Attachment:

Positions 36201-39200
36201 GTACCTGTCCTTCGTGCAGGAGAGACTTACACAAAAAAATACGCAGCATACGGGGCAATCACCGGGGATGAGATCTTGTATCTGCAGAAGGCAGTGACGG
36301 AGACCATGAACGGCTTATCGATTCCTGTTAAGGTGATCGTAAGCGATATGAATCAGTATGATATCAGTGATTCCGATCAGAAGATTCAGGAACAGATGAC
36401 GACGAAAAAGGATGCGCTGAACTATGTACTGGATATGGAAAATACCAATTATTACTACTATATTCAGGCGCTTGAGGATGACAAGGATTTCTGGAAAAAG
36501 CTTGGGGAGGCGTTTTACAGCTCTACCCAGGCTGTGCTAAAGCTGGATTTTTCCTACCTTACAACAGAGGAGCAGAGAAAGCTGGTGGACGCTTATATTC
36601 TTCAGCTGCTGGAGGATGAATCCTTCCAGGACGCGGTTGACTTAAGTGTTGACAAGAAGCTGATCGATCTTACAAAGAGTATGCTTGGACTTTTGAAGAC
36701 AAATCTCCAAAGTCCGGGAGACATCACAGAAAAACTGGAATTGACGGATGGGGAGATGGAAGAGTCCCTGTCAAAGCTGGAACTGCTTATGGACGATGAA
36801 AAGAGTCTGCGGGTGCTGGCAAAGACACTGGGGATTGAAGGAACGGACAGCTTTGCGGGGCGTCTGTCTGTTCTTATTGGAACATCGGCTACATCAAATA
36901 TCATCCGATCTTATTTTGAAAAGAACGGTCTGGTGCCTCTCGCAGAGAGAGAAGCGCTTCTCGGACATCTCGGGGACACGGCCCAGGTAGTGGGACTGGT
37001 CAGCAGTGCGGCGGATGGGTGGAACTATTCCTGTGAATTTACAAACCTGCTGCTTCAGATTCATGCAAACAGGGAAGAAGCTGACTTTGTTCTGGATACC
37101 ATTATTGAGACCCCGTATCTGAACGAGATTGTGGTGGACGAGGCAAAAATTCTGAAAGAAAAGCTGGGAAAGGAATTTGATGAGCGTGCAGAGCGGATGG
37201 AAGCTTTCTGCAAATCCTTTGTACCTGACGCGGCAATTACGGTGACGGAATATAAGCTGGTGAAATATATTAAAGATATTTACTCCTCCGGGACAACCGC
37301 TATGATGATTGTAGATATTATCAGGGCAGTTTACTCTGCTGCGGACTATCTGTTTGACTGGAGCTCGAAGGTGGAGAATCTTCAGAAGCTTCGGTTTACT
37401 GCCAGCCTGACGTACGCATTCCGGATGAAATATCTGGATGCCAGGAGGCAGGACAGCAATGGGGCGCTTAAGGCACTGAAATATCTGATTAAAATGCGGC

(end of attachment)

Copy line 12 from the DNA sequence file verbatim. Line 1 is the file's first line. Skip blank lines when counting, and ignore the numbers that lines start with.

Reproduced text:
37201 AAGCTTTCTGCAAATCCTTTGTACCTGACGCGGCAATTACGGTGACGGAATATAAGCTGGTGAAATATATTAAAGATATTTACTCCTCCGGGACAACCGC